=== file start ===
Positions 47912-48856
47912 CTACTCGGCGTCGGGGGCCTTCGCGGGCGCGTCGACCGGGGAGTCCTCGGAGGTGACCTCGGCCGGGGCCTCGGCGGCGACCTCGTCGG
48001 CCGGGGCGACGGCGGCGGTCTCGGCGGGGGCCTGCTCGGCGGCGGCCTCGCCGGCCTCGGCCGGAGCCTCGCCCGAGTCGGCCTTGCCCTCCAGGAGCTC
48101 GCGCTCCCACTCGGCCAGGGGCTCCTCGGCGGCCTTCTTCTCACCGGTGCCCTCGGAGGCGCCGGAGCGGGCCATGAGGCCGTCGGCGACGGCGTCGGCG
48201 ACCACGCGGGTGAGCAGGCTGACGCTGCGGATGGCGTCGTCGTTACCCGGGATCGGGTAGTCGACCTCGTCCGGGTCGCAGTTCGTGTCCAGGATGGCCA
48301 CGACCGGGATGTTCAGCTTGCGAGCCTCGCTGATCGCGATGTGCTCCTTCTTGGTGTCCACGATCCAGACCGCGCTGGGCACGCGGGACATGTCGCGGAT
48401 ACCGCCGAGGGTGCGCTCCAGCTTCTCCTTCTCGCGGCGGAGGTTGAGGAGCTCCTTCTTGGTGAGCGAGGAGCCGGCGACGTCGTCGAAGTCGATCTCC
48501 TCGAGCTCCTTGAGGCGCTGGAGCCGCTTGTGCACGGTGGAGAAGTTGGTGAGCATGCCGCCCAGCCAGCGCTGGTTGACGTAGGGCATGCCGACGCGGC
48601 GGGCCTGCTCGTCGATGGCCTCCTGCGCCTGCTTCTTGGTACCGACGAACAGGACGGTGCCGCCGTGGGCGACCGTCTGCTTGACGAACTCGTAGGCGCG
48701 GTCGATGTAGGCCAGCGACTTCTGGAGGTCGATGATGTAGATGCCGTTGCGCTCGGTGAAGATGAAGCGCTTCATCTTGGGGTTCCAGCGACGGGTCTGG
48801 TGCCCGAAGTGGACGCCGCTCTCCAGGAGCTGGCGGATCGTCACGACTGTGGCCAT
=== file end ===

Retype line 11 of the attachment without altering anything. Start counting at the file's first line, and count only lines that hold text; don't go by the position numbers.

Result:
48801 TGCCCGAAGTGGACGCCGCTCTCCAGGAGCTGGCGGATCGTCACGACTGTGGCCAT